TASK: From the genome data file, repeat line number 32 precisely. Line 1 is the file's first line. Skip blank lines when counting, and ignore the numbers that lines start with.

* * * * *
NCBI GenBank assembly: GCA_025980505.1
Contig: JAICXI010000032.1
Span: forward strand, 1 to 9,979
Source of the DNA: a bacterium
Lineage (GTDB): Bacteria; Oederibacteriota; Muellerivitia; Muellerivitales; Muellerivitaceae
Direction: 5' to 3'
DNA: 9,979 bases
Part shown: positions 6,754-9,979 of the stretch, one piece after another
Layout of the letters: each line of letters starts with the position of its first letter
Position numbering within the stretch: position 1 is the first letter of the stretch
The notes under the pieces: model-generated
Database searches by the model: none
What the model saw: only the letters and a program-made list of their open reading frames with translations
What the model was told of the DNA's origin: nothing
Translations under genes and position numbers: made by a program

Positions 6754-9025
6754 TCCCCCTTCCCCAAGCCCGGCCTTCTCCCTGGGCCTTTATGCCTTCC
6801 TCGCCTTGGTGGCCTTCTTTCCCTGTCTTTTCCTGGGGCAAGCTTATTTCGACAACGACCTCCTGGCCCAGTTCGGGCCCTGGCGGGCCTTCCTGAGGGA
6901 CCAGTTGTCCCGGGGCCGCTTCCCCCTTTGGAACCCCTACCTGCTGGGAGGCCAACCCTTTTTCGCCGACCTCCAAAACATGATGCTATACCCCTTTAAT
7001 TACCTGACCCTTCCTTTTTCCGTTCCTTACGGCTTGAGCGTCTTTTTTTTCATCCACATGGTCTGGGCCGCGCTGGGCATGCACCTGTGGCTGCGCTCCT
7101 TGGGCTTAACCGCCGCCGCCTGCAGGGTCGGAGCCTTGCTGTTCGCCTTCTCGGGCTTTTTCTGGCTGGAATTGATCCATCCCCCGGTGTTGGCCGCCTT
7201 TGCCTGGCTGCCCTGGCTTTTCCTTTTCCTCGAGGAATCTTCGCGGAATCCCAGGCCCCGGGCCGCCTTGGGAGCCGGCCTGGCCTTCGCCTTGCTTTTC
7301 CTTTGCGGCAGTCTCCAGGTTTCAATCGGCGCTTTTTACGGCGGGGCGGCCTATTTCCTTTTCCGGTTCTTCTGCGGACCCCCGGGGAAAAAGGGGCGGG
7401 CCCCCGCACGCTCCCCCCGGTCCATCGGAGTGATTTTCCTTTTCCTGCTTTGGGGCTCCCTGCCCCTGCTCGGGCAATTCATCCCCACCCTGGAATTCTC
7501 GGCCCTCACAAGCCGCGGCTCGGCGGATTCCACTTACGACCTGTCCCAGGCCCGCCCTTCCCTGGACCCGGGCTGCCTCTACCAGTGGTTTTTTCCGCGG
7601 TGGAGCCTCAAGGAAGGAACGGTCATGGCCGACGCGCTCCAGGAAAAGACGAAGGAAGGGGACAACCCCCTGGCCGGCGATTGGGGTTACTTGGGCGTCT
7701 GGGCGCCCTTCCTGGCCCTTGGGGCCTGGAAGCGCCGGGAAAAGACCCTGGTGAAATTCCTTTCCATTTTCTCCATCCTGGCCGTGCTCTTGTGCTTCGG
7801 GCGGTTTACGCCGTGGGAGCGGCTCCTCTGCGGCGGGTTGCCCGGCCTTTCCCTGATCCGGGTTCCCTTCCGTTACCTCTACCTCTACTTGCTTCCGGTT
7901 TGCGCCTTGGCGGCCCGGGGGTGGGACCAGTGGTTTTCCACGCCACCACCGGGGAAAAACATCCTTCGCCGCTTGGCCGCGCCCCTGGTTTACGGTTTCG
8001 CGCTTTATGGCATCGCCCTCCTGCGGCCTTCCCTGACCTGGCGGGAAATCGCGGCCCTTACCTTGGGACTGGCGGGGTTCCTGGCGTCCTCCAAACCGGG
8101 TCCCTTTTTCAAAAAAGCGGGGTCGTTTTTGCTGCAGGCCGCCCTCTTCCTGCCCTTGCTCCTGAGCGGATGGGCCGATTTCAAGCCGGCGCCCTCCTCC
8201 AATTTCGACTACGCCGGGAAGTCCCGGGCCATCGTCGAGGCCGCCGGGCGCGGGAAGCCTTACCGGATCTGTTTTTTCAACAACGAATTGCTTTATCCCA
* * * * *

8201 AATTTCGACTACGCCGGGAAGTCCCGGGCCATCGTCGAGGCCGCCGGGCGCGGGAAGCCTTACCGGATCTGTTTTTTCAACAACGAATTGCTTTATCCCA